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Švédův Stůl


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Švédův Stůl Cave

Photo: BíláVrána

Permission: Creative Commons Attribution-Share Alike 4.0 International license


Švédův Stůl Cave is located in the southern part of the Moravian Karst Protected Landscape Area (PLA) in the Říčka Valley near the Ochoz Cave and the Pekárna Cave, 49° 14′ 43.3″ N, 16° 44′ 52″ E. It is a short 'through cave' in a rock block (hence the name Swede's Table). Besides cave bears, hyenas and other animals inhabited the cave as well as Neanderthals 100 000 years ago, as well as a younger culture during the Neolithic and Bronze Age. Archaeological research of the site was conducted by Bohuslav Klíma. The site is approximately 10 km from the city of Brno.
Text above: Wikipedia

Micoquian industries with numerous small hand axes and bifacial knives are characteristic of the whole area of the Lysice basin along the Svitava River from which the Neanderthal people, settled at Kůlna Cave, obtained raw materials for the production of tools. In the portal cave Švédův Stůl in the valley of the Hádacky brook, Karl Kubásek discovered part of the mandible of an adult Neanderthal a well as a few Mousterian artefacts in 1905. The large amount of gnawed bones shows that cave hyenas would repeatedly drag their prey into the cave.

In 1953-55, when the soil was cleared from the entire front hall, B. Klíma finally found the mid-Palaeolithic artefacts.

The last remarkable finding was made by the well-regarded amateur researcher Jaromír Vaňura and his daughter on a heap of spoil in front of the cave: they found a human molar that is missing in the jaw of 1905, as well as two skull fragments.

Industries of similar composition as in the Kůlně Cave are characteristic for the whole area of ​​the Lysická lowlands around the Svitava River, where they were discovered in the 1970s by Antonín Štrof. It was here that the Neanderthals from Berlin took raw material for their instruments. Chalk cornea of ​​honey colour (spongolites) is found here in the marl benches of Malý and Velký Chlum and freely in many places on the surface.

 Two localities on the hill Horka near Bořitov represent the largest mid-Palaeolithic deposits in Moravia, because they issued several cents of chipped industry. As in incl. 6a from the Kůlny cave, they combine elements of micoquien with paleolithic scratchers, which still retain the ancient side retouches.

It cannot be ruled out that some advanced blade cores were left here at much later times by the Magdalenian hunters. However, the largest localities near Bořitov are situated in typical 'hunting' locations with good view, not directly on the source of raw materials, where we would expect such younger Palaeolithic workshops.

In addition, a number of antique tools are derived from imported raw materials. In this secluded enclave, late Micoquian could develop even at a time when the first groups with a Neo-Paleolithic culture were in the Brno basin.

Text above: Anthropos Pavilion/Moravian Museum, Brno, Czech Republic and Kozlowski et al. (2013)

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Plan of Švédův Stůl Cave.

Photo: Kříž (1909)
Proximal source: Oliva (2017)




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Švédův Stůl Cave.

(left) Entry to the back hall with fallen ceiling.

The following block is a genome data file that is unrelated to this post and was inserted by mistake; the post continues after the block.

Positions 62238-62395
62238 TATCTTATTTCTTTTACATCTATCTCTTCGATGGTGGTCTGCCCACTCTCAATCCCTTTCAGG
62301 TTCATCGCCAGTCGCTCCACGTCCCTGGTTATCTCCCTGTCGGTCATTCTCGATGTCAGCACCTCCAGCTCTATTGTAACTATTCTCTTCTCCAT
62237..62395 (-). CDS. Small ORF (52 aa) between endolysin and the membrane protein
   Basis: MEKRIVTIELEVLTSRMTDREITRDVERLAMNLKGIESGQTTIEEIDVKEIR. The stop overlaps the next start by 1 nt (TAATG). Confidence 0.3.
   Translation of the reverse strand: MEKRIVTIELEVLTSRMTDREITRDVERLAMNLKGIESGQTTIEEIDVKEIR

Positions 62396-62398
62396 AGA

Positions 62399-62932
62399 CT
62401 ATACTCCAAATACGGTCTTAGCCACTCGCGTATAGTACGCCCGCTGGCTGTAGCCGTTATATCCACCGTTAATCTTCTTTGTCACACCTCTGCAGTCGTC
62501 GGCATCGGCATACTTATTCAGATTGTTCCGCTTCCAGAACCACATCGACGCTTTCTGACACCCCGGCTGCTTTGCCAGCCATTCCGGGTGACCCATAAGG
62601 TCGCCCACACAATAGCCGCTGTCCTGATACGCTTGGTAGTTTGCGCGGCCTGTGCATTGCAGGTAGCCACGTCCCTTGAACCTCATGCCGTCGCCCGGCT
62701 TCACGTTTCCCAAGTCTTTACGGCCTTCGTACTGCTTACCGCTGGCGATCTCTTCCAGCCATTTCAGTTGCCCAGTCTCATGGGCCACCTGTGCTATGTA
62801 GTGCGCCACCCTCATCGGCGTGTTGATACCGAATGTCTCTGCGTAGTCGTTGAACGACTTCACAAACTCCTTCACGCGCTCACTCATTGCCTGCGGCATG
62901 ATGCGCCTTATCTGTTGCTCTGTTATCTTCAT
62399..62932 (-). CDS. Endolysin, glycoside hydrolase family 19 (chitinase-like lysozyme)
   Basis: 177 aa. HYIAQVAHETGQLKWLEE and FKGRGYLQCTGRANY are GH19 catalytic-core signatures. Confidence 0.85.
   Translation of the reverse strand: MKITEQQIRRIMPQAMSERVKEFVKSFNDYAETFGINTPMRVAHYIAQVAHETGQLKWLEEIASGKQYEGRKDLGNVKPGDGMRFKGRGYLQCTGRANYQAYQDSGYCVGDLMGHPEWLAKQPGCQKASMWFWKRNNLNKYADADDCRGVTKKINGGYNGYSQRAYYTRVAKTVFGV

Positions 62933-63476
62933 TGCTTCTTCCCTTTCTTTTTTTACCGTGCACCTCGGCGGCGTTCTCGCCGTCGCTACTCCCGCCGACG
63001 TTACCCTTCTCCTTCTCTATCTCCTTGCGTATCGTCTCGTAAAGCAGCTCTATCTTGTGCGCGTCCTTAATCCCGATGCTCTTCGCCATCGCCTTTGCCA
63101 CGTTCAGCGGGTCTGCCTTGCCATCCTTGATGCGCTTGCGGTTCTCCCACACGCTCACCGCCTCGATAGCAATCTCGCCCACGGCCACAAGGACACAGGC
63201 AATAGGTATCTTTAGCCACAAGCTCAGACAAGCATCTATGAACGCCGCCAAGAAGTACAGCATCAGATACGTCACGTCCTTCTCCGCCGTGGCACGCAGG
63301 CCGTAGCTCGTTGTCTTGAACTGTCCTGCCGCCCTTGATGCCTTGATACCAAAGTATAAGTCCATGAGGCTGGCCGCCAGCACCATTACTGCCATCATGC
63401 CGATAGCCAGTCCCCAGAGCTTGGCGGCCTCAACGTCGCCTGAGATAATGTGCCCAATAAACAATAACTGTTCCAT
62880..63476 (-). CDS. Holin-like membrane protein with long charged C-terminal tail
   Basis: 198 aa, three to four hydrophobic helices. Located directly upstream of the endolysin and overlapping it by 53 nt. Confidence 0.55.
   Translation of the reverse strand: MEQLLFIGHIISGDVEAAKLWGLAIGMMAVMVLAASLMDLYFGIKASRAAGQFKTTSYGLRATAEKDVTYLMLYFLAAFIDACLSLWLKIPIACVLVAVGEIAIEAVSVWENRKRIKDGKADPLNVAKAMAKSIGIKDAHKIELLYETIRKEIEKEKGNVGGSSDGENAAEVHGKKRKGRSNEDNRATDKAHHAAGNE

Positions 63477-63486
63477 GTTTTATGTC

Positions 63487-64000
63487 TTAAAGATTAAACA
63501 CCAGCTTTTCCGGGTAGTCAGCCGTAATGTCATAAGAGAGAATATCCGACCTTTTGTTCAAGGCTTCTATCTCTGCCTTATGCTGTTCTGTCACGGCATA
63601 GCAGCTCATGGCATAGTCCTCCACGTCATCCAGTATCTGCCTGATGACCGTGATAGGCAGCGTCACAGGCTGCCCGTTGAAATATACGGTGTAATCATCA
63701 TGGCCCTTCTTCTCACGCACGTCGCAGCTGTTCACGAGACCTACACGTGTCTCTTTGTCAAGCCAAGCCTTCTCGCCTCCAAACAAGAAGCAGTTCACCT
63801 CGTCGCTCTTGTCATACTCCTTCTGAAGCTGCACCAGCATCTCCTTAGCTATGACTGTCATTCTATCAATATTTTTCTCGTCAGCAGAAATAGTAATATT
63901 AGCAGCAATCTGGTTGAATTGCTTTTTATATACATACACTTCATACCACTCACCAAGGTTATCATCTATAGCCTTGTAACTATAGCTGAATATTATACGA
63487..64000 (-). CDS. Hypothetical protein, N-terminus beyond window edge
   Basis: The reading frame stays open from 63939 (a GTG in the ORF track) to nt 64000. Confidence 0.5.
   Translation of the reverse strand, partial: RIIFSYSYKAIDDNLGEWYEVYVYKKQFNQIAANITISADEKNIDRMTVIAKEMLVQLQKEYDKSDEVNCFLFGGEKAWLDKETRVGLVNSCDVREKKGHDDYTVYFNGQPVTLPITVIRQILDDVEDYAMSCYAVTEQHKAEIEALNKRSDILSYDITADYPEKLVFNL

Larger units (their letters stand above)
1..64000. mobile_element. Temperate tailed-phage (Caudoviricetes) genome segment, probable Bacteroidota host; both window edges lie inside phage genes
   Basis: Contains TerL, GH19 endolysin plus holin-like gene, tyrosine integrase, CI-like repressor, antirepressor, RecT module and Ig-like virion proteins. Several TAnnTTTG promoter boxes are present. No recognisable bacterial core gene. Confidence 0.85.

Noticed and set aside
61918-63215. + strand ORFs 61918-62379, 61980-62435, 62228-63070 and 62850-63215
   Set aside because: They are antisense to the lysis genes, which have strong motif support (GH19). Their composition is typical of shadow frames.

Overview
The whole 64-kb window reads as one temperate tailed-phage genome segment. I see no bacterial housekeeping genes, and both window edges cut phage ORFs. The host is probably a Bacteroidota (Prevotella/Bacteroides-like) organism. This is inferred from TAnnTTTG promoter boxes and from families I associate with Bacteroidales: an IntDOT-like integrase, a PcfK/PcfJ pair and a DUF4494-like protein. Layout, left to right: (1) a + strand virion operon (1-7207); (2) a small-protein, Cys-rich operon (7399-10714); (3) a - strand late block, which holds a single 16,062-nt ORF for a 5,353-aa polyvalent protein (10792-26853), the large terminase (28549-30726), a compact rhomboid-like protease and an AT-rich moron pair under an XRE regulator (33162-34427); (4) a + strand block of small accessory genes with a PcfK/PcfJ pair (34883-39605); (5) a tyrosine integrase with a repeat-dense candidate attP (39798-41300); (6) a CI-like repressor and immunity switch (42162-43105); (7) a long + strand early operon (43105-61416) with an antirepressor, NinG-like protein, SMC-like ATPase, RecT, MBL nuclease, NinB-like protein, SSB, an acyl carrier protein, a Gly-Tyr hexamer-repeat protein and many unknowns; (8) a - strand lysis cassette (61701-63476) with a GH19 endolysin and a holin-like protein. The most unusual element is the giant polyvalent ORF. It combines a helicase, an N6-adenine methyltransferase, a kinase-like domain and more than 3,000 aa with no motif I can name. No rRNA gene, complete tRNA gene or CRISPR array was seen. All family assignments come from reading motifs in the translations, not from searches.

(right) Work in the Kubaskově Hall where the mandible was found.

Photo: R. Czižek 1925
Proximal source: Oliva (2017)




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Švédův Stůl Cave in the Říčka valley near Brno in the 1920s.

Photo: Unknown, but possibly R. Czižek circa 1925
Rephotography: Don Hitchcock 2018
Source: Anthropos Pavilion/Moravian Museum, Brno, Czech Republic




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Kůlna Cave (near Sloup, Blansko DIstrict):
1. Maxila fragment.
2. Right parietal bone.
3. Milk teeth.

Švédův stůl Cave :
4. Lower jaw.

Photo: Zde
Permission: Creative Commons Attribution-Share Alike 4.0 International license.
Source: From a Temporary exhibition 'Welcome to the Neandertals' in the Anthropos Pavilon, Brno.




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The jaw of a Neanderthal, found in 1905 by Karl Kubásek in the rear of the cave under a fallen ceiling.

Photo: Don Hitchcock 2018
Source and text: Facsimile, Anthropos Pavilion/Moravian Museum, Brno, Czech Republic




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Few Neanderthal artefacts were found. Raw materials include Jurassic chert, quartz and quartzite.

Photo: Don Hitchcock 2018
Source and text: Originals, Anthropos Pavilion/Moravian Museum, Brno, Czech Republic





References

  1. Kozlowski S. et al., 2012: New information from Maszycka Cave and the Late Glacial recolonisation of Central Europe, Quaternary International, 272-273 (2012) 288e296
  2. Kozlowski S., Lozek V., Vlcek E., 2013: Hunters between East and West: The Paleolithic of Moravia, Springer Science & Business Media, 29 Jun 2013 - Social Science - 311 pages
  3. Kříž, M., 1909: Die Schwedentischgrotte bei Ochos in Mähren und Rzehaks Bericht über homo primigenius Wilseri. Verhandlungen der k. k., Geologischen Reichsanstalt, Nr. 10, 217–233.
  4. Oliva, M., 2017: Švédův stůl v Moravském krasu Geschichte des Neandertalerkiefers aus der Švédův stůl-höhle (Schwedentischgrotte) im Mährischen Karst, Anthropos, ISSN 0323-0570 Acta Mus. Moraviae, Sci. soc. CII: 1, 3–16, 2017
  5. Svoboda J., Sachse-Kozlowska E., 1995: Magdalenian family from the Maszycka Cave. In: Koz1owski, et al. (Eds.), pp. 115-205.

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